Most Annoying 4x4s
Which 4x4 do you think is the most annoying in 4x4 history? Come on over to Four Wheeler’s Facebook page and tell us which and why. These are our which and why:
Brubaker: Chevy Trailblazer: Every time I see one I’m reminded that the nameplate began life as an upscale trim package on the awesome S-10 Blazer. I can understand GM wanting to pirate cool stuff from the successful and impressive S-10, but c’mon, they stuck the nameplate on a vehicle that is longer, wider, and taller than an S-10, and in my opinion not as good off-road. Heck, ya couldn’t even get a ZR2-style package on the Trailblazer. Lift kits are limited, too. And what’s up with that ginormous muffler clearly visible on the back end?
Cappa: Hummer H2: When it first came out, all the wanna-be ballers that couldn’t afford a Hummer H1 bought in to the hype and thought they had themselves an unusually capable 4x4 for a third of the price. What they really got was a shoebox rebodied GM Tahoe that would puke its front diff and tie-rods on any slightly difficult hillclimb. The pinnacle of stupidity was when you could find online H2 forums claiming the H2 was more capable than a Jeep Wrangler Rubicon. Good riddance.
Holman: S-10 Blazer: The S-10 Blazer, introduced in 1983, was a K5 wannabe in a smaller package and without the removable roof (although rust would remove some of it over time). Like the pickups they were based on, the first generation S-10 Blazers were so bad, they came from the factory with one of two 4WD actuation systems that were already broken and a level of quality pioneered by overseas sweatshops. The IFS front suspension rode more like a solid axle without shocks and the “upgraded” 2.8L V-6 engine could lose a drag race against molasses. Going up hill. While getting worse fuel economy. But, if mileage was your gig, they also offered an anemic 1.9L Isuzu diesel that reminded you why the first three letters in diesel are “DIE”. When was the last time you saw one on the trail? Enough said.
What’s Happening In The Industry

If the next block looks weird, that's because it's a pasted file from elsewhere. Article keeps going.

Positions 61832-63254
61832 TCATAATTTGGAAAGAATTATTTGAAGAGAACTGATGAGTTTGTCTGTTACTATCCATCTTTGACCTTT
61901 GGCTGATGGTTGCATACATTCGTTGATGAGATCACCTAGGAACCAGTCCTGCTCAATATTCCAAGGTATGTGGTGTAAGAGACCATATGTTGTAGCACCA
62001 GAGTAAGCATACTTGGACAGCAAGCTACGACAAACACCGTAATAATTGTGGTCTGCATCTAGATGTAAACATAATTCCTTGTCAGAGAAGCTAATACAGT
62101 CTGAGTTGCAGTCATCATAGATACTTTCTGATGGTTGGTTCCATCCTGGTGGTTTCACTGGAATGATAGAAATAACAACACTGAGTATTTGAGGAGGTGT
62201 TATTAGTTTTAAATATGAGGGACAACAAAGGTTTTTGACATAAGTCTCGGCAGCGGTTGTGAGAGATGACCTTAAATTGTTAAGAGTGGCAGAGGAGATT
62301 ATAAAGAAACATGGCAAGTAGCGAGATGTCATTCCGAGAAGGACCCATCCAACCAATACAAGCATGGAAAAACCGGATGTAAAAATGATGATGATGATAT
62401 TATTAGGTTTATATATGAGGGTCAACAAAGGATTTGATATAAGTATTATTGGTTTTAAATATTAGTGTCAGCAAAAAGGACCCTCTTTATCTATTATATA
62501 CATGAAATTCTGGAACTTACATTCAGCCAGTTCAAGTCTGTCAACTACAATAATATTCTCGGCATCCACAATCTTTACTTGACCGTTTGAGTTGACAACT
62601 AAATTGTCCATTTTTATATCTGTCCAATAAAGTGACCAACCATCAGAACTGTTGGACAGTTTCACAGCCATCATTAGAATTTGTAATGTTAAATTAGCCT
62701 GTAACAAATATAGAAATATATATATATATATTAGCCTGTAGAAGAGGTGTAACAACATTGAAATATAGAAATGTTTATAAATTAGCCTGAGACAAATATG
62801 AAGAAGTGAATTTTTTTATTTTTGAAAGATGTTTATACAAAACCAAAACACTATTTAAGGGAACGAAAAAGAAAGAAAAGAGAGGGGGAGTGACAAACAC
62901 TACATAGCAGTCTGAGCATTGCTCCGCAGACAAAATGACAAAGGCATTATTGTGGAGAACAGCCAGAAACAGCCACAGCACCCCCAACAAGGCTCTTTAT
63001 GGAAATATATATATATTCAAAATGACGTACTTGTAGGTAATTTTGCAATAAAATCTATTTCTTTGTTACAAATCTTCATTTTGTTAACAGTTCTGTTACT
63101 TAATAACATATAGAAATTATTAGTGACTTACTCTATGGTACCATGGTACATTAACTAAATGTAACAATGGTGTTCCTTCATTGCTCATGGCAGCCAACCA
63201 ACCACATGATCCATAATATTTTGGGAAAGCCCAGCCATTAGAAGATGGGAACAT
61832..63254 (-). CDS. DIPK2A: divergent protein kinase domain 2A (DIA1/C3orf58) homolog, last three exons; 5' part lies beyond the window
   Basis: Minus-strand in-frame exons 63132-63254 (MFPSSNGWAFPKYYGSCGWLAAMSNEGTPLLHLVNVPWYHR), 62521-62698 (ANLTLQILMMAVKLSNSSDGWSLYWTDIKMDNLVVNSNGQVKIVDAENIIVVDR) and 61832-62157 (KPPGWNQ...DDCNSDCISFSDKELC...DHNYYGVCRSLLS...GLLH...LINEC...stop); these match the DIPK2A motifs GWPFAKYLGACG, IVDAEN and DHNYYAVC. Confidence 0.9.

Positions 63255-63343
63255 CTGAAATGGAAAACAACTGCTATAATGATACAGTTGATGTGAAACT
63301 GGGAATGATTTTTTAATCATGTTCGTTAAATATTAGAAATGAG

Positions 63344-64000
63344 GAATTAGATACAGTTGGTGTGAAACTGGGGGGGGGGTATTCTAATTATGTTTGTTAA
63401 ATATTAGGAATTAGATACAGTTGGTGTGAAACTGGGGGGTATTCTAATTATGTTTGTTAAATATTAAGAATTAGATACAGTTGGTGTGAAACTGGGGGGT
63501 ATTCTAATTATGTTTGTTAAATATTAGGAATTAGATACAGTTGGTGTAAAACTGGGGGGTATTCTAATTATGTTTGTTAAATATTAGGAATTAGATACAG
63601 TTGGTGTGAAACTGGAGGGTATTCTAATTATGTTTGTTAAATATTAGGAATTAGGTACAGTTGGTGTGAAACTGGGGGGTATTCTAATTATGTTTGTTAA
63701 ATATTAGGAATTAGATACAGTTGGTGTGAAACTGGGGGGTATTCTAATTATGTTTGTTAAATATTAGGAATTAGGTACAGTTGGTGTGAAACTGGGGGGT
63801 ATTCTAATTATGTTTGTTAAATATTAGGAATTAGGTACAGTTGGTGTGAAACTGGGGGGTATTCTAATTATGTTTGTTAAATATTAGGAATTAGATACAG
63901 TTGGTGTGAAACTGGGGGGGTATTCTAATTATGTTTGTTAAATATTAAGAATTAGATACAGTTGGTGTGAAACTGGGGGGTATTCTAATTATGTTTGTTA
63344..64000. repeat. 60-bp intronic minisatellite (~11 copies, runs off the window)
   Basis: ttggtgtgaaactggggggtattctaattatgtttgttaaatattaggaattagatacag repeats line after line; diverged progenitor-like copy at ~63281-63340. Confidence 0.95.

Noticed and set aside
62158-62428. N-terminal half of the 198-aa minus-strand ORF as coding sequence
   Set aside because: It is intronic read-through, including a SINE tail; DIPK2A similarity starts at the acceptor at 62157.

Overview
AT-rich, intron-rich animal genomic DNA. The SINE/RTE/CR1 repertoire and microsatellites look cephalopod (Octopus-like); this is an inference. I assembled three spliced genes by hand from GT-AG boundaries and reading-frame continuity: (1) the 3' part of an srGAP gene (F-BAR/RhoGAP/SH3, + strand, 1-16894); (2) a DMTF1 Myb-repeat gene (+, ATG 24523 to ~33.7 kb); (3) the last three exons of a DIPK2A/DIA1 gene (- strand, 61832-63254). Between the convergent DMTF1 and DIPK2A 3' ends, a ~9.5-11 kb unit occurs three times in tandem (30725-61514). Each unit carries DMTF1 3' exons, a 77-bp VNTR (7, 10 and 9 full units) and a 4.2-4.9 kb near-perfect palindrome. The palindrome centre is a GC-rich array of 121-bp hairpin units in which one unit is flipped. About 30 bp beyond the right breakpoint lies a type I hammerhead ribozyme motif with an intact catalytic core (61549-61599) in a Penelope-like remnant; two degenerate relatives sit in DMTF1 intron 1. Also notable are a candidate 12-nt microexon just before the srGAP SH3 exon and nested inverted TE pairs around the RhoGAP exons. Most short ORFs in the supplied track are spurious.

Car builder and way-more-than-just-a-footnote-in-automotive-history, Carroll Shelby, has passed away at age 89.
Mickey Thompson has added new sizes to its Baja MTZ Radial mud-tire lineup.
Hot Rod magazine (hey, that’s our sister we’re talking about!) has just been upgraded to Defcon 2—in the good way. The brand is relaunching, including an all-new magazine and an all-new www.hotrod.com, plus there’s now a Hot Rod Then & Now app for iPad. “Hot Rod TV on Speed” and “Hot Rod Live Radio” will continue as spin-offs of the magazine. Check it all out. We did and dug it.
Hi Mopar! Welcome to the same age as Grandpappy, 75.
The Edelbrock Performance Academy at Ohio Technical College has opened. It’s about learning to tune hi-po stuff. A+.
eBay Motors says that 173,000-and-counting parts and accessories sell each week through its mobile apps.
Jeeps and Jeep
There’s a new limited-edition Wrangler Unlimited, Grand Cherokee, Compass, and Patriot, and its name should be familiar if you read last month’s RPM, in which we mentioned names under consideration for a blacked-out Grand concept. Anyway, the Facebook has spoken, and the winning name is: Altitude. A blacked-out theme about covers it for the latter three. The Wrangler Unlimited, however, also has a body-colored hardtop and 18-inch rims with black spokes. There’s more stuff for the extra bucks for this model, but…eh. You got the gist.
Now, those models you can get. However, the Mighty FC Concept is a Mopar-inspired/Forward Control hybrid of a lengthened ’12 Wrangler Rubicon with the cabin moved ahead of the front axle. That’s a roof from the Mopar JK-8 conversion kit and custom front clip. Spot the portal axles? They’re newly available from Mopar. The Mighty FC is not.
Your Government At Work
Were you wondering what happens to mine-resistant vehicles after they’ve done their tour of duty? Great question, reader. According to www.cnn.com, about 20,000 MRAP types will be coming back from Afghanistan and Kuwait, with the Army thinking it will repair and update them, then lock them in storage for TBD future usage. Some people are peeved, as these cost a bloody fortune and might now collect bloody dust.
“There is actually a regulatory doughnut hole.” That’s NHTSA Administrator David Strickland, according to Automotive News, regarding the fact that, oops, no one is sure which government agency is allowed to set laws regarding distracted driving and mobile phone use.
Road-rage bill in New Jersey—Jessica’s Law has passed, ensuring road-rage prosecution is a third-degree crime.
The Hawaii state legislature has approved July 13, 2012 as Collector Car Appreciation Day, which the SEMA Action Network helped designate as a national day commemorating auto restoration and collection. So, you either just missed the celebration or need to hurry up and buy party favors, depending on when you are reading this. Check www.semasan.com for events near you.
This rideable 135hp propane-fueled (forklift engine) hexapod robot is named Stompy. It’s hydraulically powered and weighs 2,500 pounds. The distance between the centers of its two middle legs is 17 feet. It’s the byproduct of Robotics Intensive: Rideable Hexapod, a 4-month course in which students design, manufacture, and program a rideable hexapod robot. Stompy is the third Artisan’s Asylum (a nonprofit community craft studio in Massachusetts) “house robot.” The purpose of the course and robot is for students to learn they are designed and built. And, obviously, how to be cooler than you.